- The UN Resident Coordinator put the number of IDPs in the north east alone at 1.8 million, as at June 2019, 80% of which are women and children. From 2015-2019, Nigeria witnessed over 34,000 fatalities from violence. While the government is doing its best to address the menace based on a three-pronged military, humanitarian and development response approach, development partners are also supporting the government’s effort, through intervention in the areas of stabilization, livelihoods, social cohesion and reconciliation community security and support to victims in line with priorities of the government.
- Primary ecological challenges in Nigeria include land degradation, desertification, coastal erosion, and high rates of deforestation (3.5 per cent per year). Weak environmental governance and inadequate sectoral funding increases climate change vulnerability and environmental degradation in Nigeria and is likely to aggravate biodiversity loss. Natural disasters such as droughts, floods and soil erosion put pressure on economic opportunities and livelihoods, particularly in farming and forest dependent communities, and largely among marginalized populations (women, youth and people with disabilities) in the Niger Delta and Middle Belt.
- Another constraining factor to growth and development in Nigeria is limited access to energy. Only 40 per cent of the urban population, and 20 per cent of rural communities, are connected to the national grid. The majority of the population is heavily dependent on wood fuel for household energy. The government response is limited by weak institutional capacity, and inappropriate policies and regulations that do little to promote private sector investment in adaptation and mitigation efforts. Low private sector investment and insufficient market incentives have prevented the people of Nigeria from tapping into the abundant sources of renewable energy for off-grid solutions (solar and wind).
- Country Programme Document (CPD 2018-2022): Anchored in the 2030 Agenda for Sustainable Development and the African Union Agenda 2063, the Country Programme Document (CPD) for 2018-2022 represents UNDP’s contribution to the Government of Nigeria’s development efforts and the United Nations Sustainable Development Partnership Framework (UNSDPF) 2018-2022 for Nigeria. In terms of national strategic frameworks, the CPD is aligned to the government’s Economic Recovery and Growth Plan (ERGP 2017 – 2020), which aims to restore macroeconomic stability, good governance and growth through economic diversification, investing in people and building a globally competitive economy, the Buhari Plan for the northeast, Niger-Delta master plan and the Humanitarian Response Plan (HRP).
The CPD identified governance deficits as the fundamental root cause impeding the country’s development and set out a strategy for redress through:
- governance, peace and security focusing on transparency, access to justice and public service reform, conflict prevention and peacebuilding; and capacities for the humanitarian response,
- inclusive growth for economic sustainability and diversification, focusing on livelihoods and youth employment, and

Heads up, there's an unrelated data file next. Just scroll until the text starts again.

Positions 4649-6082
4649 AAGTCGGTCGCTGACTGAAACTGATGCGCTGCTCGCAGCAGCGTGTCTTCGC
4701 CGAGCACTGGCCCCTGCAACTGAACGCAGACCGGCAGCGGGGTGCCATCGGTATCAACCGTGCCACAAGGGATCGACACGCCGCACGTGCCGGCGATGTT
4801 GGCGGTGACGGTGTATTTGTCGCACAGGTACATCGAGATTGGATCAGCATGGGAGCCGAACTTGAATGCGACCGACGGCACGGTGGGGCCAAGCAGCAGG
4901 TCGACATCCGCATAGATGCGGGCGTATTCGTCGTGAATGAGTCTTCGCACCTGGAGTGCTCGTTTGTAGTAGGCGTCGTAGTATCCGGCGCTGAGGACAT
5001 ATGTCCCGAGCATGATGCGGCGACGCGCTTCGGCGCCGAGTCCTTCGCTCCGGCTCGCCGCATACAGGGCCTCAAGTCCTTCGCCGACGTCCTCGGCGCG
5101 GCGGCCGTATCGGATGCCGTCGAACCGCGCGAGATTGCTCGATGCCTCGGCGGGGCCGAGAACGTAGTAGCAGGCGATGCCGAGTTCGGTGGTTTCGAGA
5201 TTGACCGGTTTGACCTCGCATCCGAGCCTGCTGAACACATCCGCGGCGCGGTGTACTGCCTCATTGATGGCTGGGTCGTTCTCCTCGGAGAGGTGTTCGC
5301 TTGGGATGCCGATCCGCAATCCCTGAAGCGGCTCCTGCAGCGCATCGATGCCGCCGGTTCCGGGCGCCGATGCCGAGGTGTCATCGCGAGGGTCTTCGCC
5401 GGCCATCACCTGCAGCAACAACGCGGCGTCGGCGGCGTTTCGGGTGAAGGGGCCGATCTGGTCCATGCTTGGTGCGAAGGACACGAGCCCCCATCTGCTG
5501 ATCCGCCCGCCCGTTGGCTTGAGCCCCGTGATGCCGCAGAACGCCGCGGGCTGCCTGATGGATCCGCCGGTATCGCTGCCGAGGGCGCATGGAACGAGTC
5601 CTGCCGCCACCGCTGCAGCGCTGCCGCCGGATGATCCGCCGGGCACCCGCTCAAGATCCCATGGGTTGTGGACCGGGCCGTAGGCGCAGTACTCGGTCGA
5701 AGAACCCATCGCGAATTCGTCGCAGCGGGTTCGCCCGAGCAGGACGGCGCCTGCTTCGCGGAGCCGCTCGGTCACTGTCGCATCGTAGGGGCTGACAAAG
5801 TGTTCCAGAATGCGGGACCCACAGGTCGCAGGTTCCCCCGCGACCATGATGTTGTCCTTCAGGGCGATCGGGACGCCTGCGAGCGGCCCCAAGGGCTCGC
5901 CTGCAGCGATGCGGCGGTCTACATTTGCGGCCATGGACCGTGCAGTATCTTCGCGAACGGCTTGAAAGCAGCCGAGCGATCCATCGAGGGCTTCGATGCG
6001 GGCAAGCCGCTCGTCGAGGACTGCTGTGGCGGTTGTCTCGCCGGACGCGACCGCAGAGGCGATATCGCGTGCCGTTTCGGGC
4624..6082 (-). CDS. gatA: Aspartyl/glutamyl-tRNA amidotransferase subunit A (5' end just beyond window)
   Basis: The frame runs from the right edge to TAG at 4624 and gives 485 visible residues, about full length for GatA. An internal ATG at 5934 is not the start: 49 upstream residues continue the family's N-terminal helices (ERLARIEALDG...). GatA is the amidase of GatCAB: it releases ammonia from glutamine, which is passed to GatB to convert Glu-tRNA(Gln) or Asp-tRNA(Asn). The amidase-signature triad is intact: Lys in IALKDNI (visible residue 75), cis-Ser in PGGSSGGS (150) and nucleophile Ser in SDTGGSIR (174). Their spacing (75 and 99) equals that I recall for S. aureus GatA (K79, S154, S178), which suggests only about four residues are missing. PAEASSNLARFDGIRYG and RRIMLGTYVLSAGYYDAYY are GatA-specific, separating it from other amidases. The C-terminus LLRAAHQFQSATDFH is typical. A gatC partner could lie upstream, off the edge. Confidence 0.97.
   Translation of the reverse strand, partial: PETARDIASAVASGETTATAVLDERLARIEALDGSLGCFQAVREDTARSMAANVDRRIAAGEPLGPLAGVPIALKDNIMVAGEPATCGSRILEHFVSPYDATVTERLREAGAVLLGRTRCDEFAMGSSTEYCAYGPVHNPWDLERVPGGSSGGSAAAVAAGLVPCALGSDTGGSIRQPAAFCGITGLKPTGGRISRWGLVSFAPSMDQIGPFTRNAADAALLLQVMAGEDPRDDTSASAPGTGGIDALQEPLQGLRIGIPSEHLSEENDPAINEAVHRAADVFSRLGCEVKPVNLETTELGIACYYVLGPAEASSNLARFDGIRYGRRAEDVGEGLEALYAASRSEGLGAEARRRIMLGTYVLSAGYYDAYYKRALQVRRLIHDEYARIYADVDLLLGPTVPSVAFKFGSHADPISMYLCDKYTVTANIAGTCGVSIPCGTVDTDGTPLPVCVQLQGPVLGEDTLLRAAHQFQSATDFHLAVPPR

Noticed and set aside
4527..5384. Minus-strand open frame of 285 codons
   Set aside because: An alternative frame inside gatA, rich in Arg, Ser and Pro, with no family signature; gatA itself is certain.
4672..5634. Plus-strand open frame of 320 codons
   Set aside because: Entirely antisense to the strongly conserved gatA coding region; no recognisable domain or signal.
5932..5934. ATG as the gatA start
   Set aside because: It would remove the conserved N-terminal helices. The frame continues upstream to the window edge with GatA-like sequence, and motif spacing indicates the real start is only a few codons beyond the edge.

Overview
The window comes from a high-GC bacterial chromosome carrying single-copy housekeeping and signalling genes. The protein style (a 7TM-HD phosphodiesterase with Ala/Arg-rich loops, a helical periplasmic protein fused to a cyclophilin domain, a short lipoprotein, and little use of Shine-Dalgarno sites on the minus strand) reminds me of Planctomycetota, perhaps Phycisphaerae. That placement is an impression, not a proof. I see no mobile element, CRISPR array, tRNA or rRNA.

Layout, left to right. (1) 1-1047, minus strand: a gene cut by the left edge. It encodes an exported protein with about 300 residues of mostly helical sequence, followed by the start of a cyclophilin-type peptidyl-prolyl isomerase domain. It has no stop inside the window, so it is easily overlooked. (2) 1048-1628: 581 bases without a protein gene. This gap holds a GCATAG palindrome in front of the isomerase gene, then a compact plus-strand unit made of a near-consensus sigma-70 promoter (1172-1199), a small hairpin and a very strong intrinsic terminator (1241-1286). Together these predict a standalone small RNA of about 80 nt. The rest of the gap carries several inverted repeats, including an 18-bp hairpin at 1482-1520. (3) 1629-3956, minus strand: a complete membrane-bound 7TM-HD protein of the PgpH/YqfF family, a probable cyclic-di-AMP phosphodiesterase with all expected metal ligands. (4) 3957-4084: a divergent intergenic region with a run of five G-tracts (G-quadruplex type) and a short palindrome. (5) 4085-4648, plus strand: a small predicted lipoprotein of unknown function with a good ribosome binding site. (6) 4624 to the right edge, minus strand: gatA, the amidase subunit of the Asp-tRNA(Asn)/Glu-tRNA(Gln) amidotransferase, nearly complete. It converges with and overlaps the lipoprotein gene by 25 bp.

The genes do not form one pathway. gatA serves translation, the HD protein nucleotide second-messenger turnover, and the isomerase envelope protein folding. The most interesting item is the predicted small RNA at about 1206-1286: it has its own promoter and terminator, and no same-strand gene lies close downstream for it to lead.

- environmental sustainability and resilience focusing on capacities for sound environment management, climate change actions, partnerships and knowledge transfer.
- UNDP has completed its CPD Mid-Term Review, which was necessitated by key strategic shifts at the global, regional and national levels, which heavily impact on the operating context in Nigeria
- Against this background, UNDP Nigeria is seeking suitable candidates for the position of Crisis Prevention and Recovery (CPR) Advisor (P5). Under the overall guidance of the Resident Representative and the direct supervision of the Deputy Resident Representative (Programme).
- The CPR Advisor, acts as a senior advisor to CO Management on all aspects of peace building, democratic governance, and resilience-building. The Advisor leads UNDP’s involvement including via leading strategic and programmatic orientation in the areas of democratic governance (elections), conflict prevention, reconciliation, social cohesion and livelihoods with the overall objective to strengthen resilience of the population and address the drivers of instability.
- The Advisor ensures that UNDP plays its integrator role in crisis and fragility. S/he works in close collaboration with Government officials, UN Agencies, UNDP Global Policy Network, development partners, the private sector, and civil society to strategically position UNDP in conflict prevention and resilience.
- The Advisor, on behalf of UNDP, will also lead efforts to strengthening the “New Way of Working” in Nigeria, and represent UNDP in related technical groups and coordination bodies.
Duties and Responsibilities
As a senior member of the CO management team, ensures sound strategic direction of UNDP interventions in stabilisation and resilience focusing on the following:
- Thorough analysis of the political, social and economic situation in the immediate response context, including a gender analysis and provision of strategic advice to CO Management;
- Support joint analysis with the Government and UNDP main partners in fragile and post conflict areas, including but not limited to the EU, World Bank and bilateral partners;